Last fall, I personally beta tested pieces of the model, an Institutional Capacity Framework and Assessment Tool (ICAT), that identifies seven areas, or capacities, that we believe colleges must develop at a deep level to build an environment for success. I was encouraged by what I was seeing and the energy around the conversations the tool generated, especially with faculty. After the initial beta testing and the feedback we received, we selected 10 colleges to beta test the full model and the assessment tools, with their coaches, using world café formats to gain input from multiple stakeholders on their campuses. Our learning from the beta further improved the model. We will roll the model out to our colleges in June.

Building on the five principles of the past, the seven capacities of ICAT are different in these ways:

  • A new focus on the teaching and learning environment and the academic and non-academic pedagogy and supports that are at the heart of student success.
  • The culture of evidence principle is embedded into all seven capacities rather than being a stand-alone capacity.
  • Data and technology will have more prominent placement, as we have learned more about the power of technology systems to support our students in moving into and through our colleges.
  • The principle of “systemic improvement” is now pulled apart into two capacities, to give deeper attention to strategy and planning including strategic financing and policy and practice.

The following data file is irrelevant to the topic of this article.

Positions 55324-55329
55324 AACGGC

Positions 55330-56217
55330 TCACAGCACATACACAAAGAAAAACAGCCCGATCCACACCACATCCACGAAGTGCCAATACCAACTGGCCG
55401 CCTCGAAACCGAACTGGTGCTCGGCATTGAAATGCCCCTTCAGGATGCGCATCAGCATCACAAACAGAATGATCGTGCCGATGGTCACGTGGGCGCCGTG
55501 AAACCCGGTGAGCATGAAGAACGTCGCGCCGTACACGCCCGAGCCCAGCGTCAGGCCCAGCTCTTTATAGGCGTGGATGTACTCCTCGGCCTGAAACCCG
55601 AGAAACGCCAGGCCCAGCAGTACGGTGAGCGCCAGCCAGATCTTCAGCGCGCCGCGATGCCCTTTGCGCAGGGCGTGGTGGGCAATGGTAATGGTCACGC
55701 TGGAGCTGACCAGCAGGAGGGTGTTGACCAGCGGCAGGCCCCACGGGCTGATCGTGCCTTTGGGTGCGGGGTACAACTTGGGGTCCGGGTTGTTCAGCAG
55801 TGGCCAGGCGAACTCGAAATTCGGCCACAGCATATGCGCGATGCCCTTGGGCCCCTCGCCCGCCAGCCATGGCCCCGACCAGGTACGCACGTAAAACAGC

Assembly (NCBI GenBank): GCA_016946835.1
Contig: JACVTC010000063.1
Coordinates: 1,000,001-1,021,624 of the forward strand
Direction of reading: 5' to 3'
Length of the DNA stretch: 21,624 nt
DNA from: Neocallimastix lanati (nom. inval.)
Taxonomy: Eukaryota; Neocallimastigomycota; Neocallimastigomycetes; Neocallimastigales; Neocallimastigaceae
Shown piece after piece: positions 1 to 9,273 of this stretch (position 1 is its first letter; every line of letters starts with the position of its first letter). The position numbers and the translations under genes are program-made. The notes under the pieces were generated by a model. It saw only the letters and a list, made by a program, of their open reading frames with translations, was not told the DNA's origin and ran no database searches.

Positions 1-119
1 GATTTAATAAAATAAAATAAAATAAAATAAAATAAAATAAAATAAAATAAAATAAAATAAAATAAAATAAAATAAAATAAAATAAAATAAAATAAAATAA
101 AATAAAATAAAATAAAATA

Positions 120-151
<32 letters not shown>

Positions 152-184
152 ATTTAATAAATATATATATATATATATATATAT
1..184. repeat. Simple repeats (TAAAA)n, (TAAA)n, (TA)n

• Equity, while we had hoped could be a value embedded into all capacities, it still called out as a capacity AND is embedded into other relevant capacities like teaching and learning. To guide this new work around equity, ATD has updated its own statement on equity. The soon-to-be-released statement, shaped by ATD staff, coaches and leader colleges, extends the definition to include students of color, low-income students and other historically underrepresented student populations (among them first generation, veterans, students with second language backgrounds, students with dependents, foster care youth, and formerly and currently incarcerated students). ATD will be asking our colleges to routinely scrutinize barriers to equity and invest in equity-minded policies, practices, and behaviors that lead to success for all students.

Certainly, work in this area of equity is important for California colleges with the state providing grants for you to develop and implement equity plans. ATD colleges in California are building these plans in conjunction with their ATD work.  I know you are all strategically thinking about how to uplift the equity agenda in the California system. This uplifting is important because we see within our network that while student success is improving in aggregate it is not improving at the same rate for all student groups, thus widening the very educational attainment gap that ATD hoped to eliminate.

 

Big Hypothesis